ENVIRONMENTAL STUDIES PROGRAM NEWSLETTER
November 5, 2007
In this issue:
** UPCOMING ES PROGRAM EVENTS: Two Tuesday events: lunch with Green Corps, evening colloquia -- Andrew Fisk, Director DEP
** IN THE NEWS: Plastic to reusable cloth: Mainers urged to switch their bags
** GRAD PROGRAM: Brown University
** BEYOND COLBY: National Wildlife Federation Fellowships, AiDemocracy
** JOBS AND INTERNSHIPS: Sierra Student Coalition, Grassroots Campaigns, Inc.,
** UPCOMING ES PROGRAM EVENTS:
Learn more about Green Corps
Info Session with current Green Corps organizer Colin Beckman in the Bullock Room, Dana, 11:30 am Tuesday, November 27th.
Green Corps is the non-profit Field School for Environmental Organizing, founded by leading environmentalists in 1992 to train environmental organizers. Our program includes intensive classroom training, hands-on experience running urgent environmental campaigns, and placement in permanent positions with leading environmental and social change groups.
Classroom Training. Our intensive classroom training combines issue briefings, workshops and skills trainings to prepare you to run a grassroots campaign. Issue briefings include Clean Cars, Renewable Energy, Forests and Endangered Species. Strategy workshops include The Legislative Process, Social Change Methodology and Effective Media: Messaging and Framing. Finally, hands-on skills trainings include Leadership Development, Training Volunteers and Running Effective Meetings. Training is run by the Green Corps Central Staff, as well as environmental and social change experts such as John Passacantando, Executive Director, Greenpeace USA, Bill McKibben, author and climate change expert, and Wendy Wendlandt, Political Director, U.S. PIRG.
Field Training. Our field training puts you on the front lines of today's most urgent environmental campaigns. With Green Corps, you will work in multiple cities nationwide, chosen for their ability to make an impact on critical environmental problems. Potential locations include, but are not limited to, San Francisco, CA; Chicago, IL; Washington, DC and Boston, MA. You must be willing to relocate during your year with Green Corps.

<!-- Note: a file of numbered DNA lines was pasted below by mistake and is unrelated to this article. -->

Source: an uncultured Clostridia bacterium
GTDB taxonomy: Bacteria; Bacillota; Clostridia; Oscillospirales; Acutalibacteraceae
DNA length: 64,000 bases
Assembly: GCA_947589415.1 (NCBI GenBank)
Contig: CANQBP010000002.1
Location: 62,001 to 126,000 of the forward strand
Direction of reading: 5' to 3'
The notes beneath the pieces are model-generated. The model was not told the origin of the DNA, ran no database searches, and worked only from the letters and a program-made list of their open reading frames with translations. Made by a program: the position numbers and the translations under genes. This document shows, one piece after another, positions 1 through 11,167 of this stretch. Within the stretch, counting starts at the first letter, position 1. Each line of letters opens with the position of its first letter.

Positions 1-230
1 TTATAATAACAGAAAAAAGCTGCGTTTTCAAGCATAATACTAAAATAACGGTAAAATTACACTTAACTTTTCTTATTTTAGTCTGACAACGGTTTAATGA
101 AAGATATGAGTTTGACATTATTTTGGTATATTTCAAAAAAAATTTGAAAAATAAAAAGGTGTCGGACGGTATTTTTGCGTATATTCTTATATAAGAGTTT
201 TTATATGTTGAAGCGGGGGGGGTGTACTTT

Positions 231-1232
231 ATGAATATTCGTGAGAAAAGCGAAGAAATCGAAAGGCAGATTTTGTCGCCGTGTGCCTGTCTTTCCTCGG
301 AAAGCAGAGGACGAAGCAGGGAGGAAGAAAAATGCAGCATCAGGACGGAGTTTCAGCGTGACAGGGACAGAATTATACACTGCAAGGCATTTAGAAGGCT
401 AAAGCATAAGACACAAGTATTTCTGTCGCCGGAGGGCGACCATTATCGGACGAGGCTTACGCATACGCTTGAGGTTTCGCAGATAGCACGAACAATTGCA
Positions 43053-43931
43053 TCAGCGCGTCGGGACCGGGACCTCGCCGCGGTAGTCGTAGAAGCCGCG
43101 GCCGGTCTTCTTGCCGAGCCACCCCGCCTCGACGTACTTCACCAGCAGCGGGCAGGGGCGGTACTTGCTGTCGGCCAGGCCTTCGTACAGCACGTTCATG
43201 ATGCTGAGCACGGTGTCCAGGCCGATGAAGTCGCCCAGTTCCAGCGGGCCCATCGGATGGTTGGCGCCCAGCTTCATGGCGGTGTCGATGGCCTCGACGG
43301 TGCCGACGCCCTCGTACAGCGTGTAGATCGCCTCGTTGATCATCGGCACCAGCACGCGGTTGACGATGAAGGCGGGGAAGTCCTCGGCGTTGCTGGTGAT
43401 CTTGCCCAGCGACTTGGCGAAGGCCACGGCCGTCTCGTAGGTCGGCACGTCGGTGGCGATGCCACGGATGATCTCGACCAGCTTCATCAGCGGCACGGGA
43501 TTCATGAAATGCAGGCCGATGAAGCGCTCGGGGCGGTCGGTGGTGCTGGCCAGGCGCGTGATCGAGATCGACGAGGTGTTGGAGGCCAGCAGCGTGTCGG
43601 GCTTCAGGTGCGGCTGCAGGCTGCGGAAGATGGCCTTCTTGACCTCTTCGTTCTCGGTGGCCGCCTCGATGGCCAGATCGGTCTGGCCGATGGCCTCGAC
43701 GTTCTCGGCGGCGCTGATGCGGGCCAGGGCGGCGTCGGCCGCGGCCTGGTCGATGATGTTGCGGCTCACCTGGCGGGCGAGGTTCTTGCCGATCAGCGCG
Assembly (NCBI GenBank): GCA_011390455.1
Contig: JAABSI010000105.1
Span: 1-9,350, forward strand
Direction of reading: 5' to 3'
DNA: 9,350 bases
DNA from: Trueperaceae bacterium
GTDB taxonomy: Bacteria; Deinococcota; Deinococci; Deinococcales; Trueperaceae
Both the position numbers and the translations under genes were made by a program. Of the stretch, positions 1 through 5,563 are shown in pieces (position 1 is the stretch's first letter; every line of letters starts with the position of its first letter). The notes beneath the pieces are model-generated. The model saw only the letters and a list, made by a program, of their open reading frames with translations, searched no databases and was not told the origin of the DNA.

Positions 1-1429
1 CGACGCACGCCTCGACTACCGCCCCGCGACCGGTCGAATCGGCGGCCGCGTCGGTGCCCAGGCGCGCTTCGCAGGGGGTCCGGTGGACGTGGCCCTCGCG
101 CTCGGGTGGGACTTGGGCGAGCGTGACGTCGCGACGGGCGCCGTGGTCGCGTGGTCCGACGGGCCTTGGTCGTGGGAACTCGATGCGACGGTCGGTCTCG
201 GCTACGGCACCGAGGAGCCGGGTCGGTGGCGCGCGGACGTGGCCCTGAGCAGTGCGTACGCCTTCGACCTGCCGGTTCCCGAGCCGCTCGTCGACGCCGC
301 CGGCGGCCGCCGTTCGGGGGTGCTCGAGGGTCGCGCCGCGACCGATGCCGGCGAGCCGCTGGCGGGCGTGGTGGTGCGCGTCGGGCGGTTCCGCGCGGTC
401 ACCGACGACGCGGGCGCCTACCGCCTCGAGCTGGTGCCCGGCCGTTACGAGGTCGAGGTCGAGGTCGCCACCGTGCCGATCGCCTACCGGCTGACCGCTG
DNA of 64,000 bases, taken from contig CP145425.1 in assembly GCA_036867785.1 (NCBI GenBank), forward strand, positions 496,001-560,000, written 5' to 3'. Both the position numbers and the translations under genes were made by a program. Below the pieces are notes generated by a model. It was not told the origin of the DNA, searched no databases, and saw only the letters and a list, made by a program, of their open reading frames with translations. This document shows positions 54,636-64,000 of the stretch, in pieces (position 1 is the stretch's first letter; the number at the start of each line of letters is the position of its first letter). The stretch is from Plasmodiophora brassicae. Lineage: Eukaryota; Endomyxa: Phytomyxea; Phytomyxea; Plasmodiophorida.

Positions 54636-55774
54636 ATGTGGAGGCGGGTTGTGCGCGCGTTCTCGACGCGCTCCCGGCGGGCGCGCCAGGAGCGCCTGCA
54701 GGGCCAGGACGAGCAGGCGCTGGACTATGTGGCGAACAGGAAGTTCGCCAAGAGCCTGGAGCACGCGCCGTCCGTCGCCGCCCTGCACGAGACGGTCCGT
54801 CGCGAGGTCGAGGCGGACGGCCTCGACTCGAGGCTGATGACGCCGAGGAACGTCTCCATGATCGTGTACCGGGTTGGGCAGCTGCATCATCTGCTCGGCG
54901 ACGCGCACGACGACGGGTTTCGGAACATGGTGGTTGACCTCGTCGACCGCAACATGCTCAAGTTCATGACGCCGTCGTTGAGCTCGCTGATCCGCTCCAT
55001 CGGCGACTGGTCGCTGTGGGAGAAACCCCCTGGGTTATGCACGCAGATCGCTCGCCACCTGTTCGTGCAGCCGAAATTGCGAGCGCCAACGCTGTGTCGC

Dates. The program begins in August 2008 and concludes with graduation in August 2009.
Qualifications. Each year we select 35 recent college graduates to join Green Corps. We are looking for people who are serious about saving the planet, have demonstrated leadership experience, and want to work for change over the long haul at the grassroots level.
Salary & Benefits. Salary of $23,750. Optional group health care coverage, paid sick days and holidays, two weeks paid vacation, and a student loan repayment program for qualifying staff.
To Apply. To apply to Green Corps, fill out our online application by the Early Application Deadline of Dec. 8, 2007. Deadlines, 2nd round interview locations and our online application are at MailScanner has detected a possible fraud attempt from " mail.bowdoin.edu" claiming to be http://www.greencorps.org.
Contact. Colin Beckman, Green Corps organizer, at email@example.com , 301.767.5411.
Director, Department of Environmental Protection
Tuesday, 7:00, Olin 1
The Clean Water Act in Maine - stretch goals and stretch finances
Dr. Fisk has been director of the Bureau of Land & Water Quality at Maine DEP since 2003. He has served in a variety of natural resource policy positions in state government at the Land Use Regulation Commission and the Department of Marine Resources prior to his work at DEP. His academic training is in biology, soils, and environmental science and policy with degrees from University of Rochester and Rutgers University.
** GRAD PROGRAM:
Graduate School, Division of Biology and Medicine
Graduate Program in Molecular Biology, Cell Biology, and Biochemistry